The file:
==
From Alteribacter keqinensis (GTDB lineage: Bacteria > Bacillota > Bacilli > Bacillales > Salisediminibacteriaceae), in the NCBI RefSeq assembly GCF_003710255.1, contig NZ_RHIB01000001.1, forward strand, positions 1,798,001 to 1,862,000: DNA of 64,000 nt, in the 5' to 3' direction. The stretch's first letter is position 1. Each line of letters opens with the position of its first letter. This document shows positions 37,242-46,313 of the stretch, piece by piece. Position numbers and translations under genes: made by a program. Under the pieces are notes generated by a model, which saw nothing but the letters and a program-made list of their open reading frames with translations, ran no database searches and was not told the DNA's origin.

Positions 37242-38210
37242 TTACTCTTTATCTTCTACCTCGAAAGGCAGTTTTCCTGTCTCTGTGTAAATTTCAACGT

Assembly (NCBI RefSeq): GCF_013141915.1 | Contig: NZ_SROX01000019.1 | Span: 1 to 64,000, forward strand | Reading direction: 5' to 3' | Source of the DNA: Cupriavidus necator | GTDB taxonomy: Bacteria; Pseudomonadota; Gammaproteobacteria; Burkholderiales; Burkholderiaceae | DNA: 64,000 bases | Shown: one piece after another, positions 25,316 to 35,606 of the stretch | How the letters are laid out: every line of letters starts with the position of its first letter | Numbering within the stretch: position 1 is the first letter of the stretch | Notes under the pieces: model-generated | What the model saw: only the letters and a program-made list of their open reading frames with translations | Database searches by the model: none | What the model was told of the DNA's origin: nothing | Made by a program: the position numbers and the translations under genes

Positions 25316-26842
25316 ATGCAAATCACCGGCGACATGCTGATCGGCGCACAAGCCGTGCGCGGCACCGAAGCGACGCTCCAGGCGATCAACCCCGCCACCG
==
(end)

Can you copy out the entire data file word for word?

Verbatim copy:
From Alteribacter keqinensis (GTDB lineage: Bacteria > Bacillota > Bacilli > Bacillales > Salisediminibacteriaceae), in the NCBI RefSeq assembly GCF_003710255.1, contig NZ_RHIB01000001.1, forward strand, positions 1,798,001 to 1,862,000: DNA of 64,000 nt, in the 5' to 3' direction. The stretch's first letter is position 1. Each line of letters opens with the position of its first letter. This document shows positions 37,242-46,313 of the stretch, piece by piece. Position numbers and translations under genes: made by a program. Under the pieces are notes generated by a model, which saw nothing but the letters and a program-made list of their open reading frames with translations, ran no database searches and was not told the DNA's origin.

Positions 37242-38210
37242 TTACTCTTTATCTTCTACCTCGAAAGGCAGTTTTCCTGTCTCTGTGTAAATTTCAACGT

Assembly (NCBI RefSeq): GCF_013141915.1 | Contig: NZ_SROX01000019.1 | Span: 1 to 64,000, forward strand | Reading direction: 5' to 3' | Source of the DNA: Cupriavidus necator | GTDB taxonomy: Bacteria; Pseudomonadota; Gammaproteobacteria; Burkholderiales; Burkholderiaceae | DNA: 64,000 bases | Shown: one piece after another, positions 25,316 to 35,606 of the stretch | How the letters are laid out: every line of letters starts with the position of its first letter | Numbering within the stretch: position 1 is the first letter of the stretch | Notes under the pieces: model-generated | What the model saw: only the letters and a program-made list of their open reading frames with translations | Database searches by the model: none | What the model was told of the DNA's origin: nothing | Made by a program: the position numbers and the translations under genes

Positions 25316-26842
25316 ATGCAAATCACCGGCGACATGCTGATCGGCGCACAAGCCGTGCGCGGCACCGAAGCGACGCTCCAGGCGATCAACCCCGCCACCG